What are truffles?
Truffles are underground fungi usually found in woodland. Many species are rare and edible, and as they’re considered a delicacy, they’re among some of the world's most expensive foods. Truffles are also difficult to grow commercially, which makes their earthy flavour synonymous with luxury. A single white truffle – one of the most prized varieties – once sold for £165,000.
In order to grow, truffles rely on being sniffed out and eaten by animals before being spread in their droppings. The aroma of truffles is designed to attract animals such as pigs – and these days, more commonly dogs – which have been used by truffle hunters for centuries to source this hard-to-find ingredient.
Why is now a good time to eat them?
Truffles are extremely seasonal. From now up until the end of December, it’s white truffle season; and from then until March, it will be black truffle season. Due to its short seasonality, the lifespan of truffle is often prolonged by preserving it in oils, vinegars, sauces and pesto – making it a much more accessible product for the average buyer.
Here, Bocca di Lupo founder chef Jacob Kenedy tells us why truffle is his favourite ingredient…
Why is truffle so loved?
As with many things, truffle is desirable because it’s unattainable – white truffle is so expensive, for example. It’s an ingredient for show-offs! But among its admirers, there are some true fans who actually value the scent and flavour, the way it acts as a link to a particular region, and the fact it’s at its best for such a short period of time.
What is the flavour profile?
I’m talking here about white truffle, which is, to me, the earthbound equivalent of oysters. Eating an oyster is like tasting a rockpool. The flavour of truffle on the tongue is delicate – slightly mushroom-y and garlicky. It’s the scent which is so exceptional – pungent, pervasive and, quite frankly, erotic.
Any quick dinner tips using truffle?
Take pretty much any bland and rich food, and shave white truffle over it – fried eggs, scrambled eggs, rich egg pasta drenched in butter, or risotto bianco. It’s also great over white meats, beef or veal tartare, with anchovies, or even in delicate desserts. Shave it super-thinly over the food at the last minute – just be sure to clean it first.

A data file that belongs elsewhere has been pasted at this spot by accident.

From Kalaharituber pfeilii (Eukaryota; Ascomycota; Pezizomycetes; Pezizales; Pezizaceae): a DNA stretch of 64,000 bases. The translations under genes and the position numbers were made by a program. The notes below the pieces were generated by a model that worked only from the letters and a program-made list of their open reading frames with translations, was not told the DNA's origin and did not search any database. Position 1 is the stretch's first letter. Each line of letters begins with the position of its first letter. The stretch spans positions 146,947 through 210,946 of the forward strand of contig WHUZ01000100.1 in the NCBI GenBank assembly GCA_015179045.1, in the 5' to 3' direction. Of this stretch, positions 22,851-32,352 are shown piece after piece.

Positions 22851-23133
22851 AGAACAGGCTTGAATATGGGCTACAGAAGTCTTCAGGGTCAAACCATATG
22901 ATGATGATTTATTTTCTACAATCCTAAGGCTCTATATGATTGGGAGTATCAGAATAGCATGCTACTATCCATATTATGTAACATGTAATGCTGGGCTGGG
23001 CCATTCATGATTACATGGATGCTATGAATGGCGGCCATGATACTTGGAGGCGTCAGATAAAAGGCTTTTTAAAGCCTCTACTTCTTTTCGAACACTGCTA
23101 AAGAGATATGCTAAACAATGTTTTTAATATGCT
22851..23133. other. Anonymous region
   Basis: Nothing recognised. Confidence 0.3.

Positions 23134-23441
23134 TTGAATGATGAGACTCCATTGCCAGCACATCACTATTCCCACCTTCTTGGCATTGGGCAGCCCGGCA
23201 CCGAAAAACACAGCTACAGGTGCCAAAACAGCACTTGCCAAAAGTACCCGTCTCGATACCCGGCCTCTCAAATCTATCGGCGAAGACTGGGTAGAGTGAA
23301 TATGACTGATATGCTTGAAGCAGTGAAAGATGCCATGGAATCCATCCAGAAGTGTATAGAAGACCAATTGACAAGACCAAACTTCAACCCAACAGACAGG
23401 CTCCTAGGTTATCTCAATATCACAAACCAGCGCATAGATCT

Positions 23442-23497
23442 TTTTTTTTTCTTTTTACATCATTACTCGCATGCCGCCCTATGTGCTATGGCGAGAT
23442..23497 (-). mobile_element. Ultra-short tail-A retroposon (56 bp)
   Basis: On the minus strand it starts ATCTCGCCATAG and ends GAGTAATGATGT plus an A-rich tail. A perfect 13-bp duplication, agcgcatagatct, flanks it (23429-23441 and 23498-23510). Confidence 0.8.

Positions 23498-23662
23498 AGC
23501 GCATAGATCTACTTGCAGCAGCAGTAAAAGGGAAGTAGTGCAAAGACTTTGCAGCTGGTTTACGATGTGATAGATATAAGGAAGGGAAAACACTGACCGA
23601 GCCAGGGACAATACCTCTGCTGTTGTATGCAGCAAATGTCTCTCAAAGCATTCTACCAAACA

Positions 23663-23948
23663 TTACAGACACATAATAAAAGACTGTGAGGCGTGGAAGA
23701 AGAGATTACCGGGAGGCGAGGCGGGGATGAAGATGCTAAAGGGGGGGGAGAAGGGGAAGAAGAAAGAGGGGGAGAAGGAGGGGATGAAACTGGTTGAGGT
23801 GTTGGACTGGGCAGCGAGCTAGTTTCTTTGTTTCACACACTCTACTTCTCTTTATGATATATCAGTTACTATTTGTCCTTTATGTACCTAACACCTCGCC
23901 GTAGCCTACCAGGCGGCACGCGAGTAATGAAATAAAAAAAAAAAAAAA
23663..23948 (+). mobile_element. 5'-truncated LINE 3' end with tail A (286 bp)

Can you forage for it?
Yes, it is muddy and fun – I’ve done it using very unprofessional-looking people and very unprofessional-looking dogs, both of which turned out to be absolute experts in their field.
Feeling inspired? Try four of our favourite truffle recipes, from lasagne to truffled artichoke soup…
Jerusalem Artichoke & Truffle Soup with Rye Bread Croutons
Wash the artichokes well, then scrape off the thin outside layer with a kitchen knife. Cut the artichokes into thin slices and soak in water for 20 minutes, then drain.
Heat the olive oil in a large saucepan. Add the onion and fry for a few minutes to soften, then add the chopped bacon and fry for another couple of minutes. Next add the artichokes and pour in the stock. Bring to a gentle boil, add the salt, and simmer for 20 minutes.
While the soup is simmering, in a frying pan, heat the olive oil for the croutons and gently fry the garlic. Add the rye bread strips and sauté for about five minutes. Sprinkle with salt, then drain on kitchen towel until cooled and crispy. Just before serving, drizzle them with the truffle oil.
In another frying pan, fry the four rashers of bacon until crispy, then remove from the pan, drain on kitchen towel and chop.
Remove the soup from the heat, pour into a blender or food processor and blend to the desired consistency.
Serve the soup with the bacon and chopped parsley sprinkled on top. Finally, drizzle each soup bowl with a little extra truffle oil and serve the rye bread croutons either on top or on the side.
Roast Mushroom & Truffle Pizza
First make the mushroom mixture by heating the olive oil and garlic gently in a saucepan. Allow the garlic to turn golden before adding the sliced mushrooms and salt. Fry until the mushrooms have softened and their liquid has been released.